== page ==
Borrowers are once again signing up for one of the risky loans that fueled last decade's housing boom -- and bust: the adjustable-rate mortgage.
After two years of little demand, ARMs, which offer borrowers a fixed interest rate for a set period, after which rates rise or fall with prevailing rates are making a comeback. For the first six months of this year, ARMs accounted for 13.4% of the total mortgage market, according to the latest data available from Inside Mortgage Finance, a trade publication. That's up from 9.5% for all of 2010 and 6.3% in 2009.
At a time when interest rates are already at historic lows and the housing market is still sluggish, ARMs are still risky, said Keith Gumbinger, vice president at HSH Associates, a mortgage data firm. An ARM has always been something of a gamble -- when the fixed term is over, if interest rates have gone up, so will a borrower's payments. With interest rates already so low, there is widespread agreement they have nowhere to go but up, taking homeowners payments right along with them.
ARMs have also been traditionally popular with homebuyers who expected to sell their house -- often at a profit -- before their fixed-rate term expired. But with the housing market still in a slump, that's hardly a slam dunk. Indeed, recent data suggests five years may be a narrow window in today's market: Homeowners who sold their homes last year stayed there for eight years on average, up from just six years in 2008, according to the National Association of Realtors.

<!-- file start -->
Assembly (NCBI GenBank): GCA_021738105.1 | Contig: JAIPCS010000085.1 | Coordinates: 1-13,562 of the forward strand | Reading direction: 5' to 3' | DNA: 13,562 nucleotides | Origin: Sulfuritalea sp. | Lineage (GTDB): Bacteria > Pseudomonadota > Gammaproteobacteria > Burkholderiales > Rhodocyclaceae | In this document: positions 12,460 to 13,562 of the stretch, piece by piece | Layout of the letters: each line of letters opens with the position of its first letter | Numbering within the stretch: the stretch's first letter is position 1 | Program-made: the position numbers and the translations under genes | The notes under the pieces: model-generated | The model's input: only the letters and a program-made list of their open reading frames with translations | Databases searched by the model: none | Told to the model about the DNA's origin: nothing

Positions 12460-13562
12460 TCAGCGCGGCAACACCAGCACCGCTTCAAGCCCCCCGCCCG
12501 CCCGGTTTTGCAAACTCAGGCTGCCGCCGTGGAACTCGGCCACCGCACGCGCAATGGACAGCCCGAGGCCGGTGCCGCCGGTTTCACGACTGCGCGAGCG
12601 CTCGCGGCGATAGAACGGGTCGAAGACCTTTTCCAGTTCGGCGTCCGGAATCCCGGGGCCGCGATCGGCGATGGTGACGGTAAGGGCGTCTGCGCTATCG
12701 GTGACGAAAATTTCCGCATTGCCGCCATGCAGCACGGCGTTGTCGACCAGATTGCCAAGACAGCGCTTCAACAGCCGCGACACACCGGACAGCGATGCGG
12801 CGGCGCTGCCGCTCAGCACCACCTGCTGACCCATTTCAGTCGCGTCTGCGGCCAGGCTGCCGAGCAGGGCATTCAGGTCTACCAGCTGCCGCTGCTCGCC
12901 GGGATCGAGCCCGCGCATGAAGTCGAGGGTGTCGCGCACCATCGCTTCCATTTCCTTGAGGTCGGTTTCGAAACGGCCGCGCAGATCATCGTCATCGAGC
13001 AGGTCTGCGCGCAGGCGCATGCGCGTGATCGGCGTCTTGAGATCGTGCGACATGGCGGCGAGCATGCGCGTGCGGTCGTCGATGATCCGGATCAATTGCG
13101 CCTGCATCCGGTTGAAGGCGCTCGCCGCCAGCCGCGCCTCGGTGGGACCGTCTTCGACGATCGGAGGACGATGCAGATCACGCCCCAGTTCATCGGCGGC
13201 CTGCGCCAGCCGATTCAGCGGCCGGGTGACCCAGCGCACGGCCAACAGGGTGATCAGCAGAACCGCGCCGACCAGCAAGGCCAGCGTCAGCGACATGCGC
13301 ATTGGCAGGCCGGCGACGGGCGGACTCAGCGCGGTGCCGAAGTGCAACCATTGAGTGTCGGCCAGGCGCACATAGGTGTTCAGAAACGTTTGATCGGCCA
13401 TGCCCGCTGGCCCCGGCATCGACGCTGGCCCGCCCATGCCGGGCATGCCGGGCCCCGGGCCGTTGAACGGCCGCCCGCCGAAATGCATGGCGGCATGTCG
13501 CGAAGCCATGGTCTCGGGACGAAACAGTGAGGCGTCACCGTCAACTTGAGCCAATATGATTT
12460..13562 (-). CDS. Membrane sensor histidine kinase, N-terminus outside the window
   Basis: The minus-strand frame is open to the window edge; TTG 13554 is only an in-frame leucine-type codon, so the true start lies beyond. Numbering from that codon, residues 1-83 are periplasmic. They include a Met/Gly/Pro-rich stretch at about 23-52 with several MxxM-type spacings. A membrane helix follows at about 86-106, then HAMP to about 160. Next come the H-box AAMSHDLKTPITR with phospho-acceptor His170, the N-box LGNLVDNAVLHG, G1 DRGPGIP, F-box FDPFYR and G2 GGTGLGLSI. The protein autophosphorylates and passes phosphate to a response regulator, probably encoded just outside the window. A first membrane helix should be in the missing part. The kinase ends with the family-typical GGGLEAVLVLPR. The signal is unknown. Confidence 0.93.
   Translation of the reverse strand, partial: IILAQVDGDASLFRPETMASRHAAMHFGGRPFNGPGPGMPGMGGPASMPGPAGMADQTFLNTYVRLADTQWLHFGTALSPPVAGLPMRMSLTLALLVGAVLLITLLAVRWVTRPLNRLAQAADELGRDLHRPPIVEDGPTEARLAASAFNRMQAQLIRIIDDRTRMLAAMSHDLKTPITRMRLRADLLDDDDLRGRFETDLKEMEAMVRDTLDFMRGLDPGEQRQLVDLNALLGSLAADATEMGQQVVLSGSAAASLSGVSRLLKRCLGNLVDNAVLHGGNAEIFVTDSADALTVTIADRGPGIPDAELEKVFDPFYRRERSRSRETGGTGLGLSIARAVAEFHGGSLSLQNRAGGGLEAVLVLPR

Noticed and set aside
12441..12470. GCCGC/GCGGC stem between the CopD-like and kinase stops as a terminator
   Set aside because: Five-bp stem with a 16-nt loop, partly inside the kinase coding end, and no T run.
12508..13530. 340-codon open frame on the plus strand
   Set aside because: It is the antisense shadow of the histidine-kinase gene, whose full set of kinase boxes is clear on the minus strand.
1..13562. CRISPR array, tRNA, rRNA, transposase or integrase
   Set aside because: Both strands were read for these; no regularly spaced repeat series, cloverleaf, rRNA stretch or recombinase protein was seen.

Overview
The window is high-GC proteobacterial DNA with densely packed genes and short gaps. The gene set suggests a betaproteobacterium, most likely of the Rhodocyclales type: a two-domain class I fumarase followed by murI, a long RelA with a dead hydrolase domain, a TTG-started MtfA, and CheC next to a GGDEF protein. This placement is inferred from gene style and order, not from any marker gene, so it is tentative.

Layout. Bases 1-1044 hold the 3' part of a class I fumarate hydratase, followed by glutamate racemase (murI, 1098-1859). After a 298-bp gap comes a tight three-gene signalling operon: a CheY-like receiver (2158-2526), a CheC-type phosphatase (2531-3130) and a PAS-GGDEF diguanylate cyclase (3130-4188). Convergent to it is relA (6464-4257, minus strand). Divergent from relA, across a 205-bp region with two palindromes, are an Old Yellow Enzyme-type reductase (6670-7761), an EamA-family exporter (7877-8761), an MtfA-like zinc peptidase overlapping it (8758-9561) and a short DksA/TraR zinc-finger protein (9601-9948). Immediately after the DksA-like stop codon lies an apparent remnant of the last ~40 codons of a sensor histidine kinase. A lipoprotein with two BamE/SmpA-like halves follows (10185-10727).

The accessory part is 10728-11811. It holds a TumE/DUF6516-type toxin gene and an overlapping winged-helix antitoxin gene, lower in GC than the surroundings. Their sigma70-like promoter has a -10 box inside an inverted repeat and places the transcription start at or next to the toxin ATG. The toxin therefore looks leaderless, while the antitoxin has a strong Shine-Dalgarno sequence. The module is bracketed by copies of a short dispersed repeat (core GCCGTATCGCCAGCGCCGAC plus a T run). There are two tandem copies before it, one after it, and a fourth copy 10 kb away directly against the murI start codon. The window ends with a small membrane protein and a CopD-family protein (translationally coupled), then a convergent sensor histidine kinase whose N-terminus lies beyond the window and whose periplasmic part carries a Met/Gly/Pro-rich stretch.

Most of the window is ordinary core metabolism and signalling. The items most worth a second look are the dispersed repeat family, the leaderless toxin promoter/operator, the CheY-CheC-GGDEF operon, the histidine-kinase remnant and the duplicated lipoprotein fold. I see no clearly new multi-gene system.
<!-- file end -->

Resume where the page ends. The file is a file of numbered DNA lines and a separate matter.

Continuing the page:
Both of these risks converged on borrowers when the housing market crashed in 2008. Many were unable to make the higher payments and found themselves stuck in a house they could not afford and could not sell, leading to the defaults and foreclosures that have characterized the bust.
But today, rates on ARMs are so low and real estate prices are so depressed in most markets, many of the risks of ARMs have been forgotten. The average rate on a so-called 5/1 ARM -- which carries a fixed rate for five years before adjusting each following year -- is now 2.96% compared to 4.16% for a 30-year fixed rate mortgage, according to HSH Associates, which tracks mortgage data.
Lenders say ARMs are also safer now than they were during the early Aughts. Unlike during the housing boom, lenders now require high credit scores, proof of income and a down payment of at least 20%. As part of their approval process, these lenders are also now making sure borrowers can afford not only the monthly payments at the outset of the loan, but also the payments they might see if rates go up.
That's the biggest risk: that monthly payments after the reset will be too much to handle. For example, a borrower who signs up for a $400,000 5/1 ARM with a 2.96% rate will pay about $1,678 per month for the first five years. After that, if rates spike, their interest rate can jump by a maximum of five percentage points to 7.96%, and their monthly payments spike to roughly $2,733. For many borrowers, keeping up with these large payments could be difficult and falling behind would mean losing their home to foreclosure.
Before considering an ARM, experts recommend borrowers ask to see the lowest and highest possible monthly payments they could theoretically face over the life of the loan to get a better sense of whether they can afford it under a range of circumstances. One smart strategy for borrowers: Put any extra savings during the fixed term of the loan into an interest-bearing emergency fund to cover the higher costs when rates rise.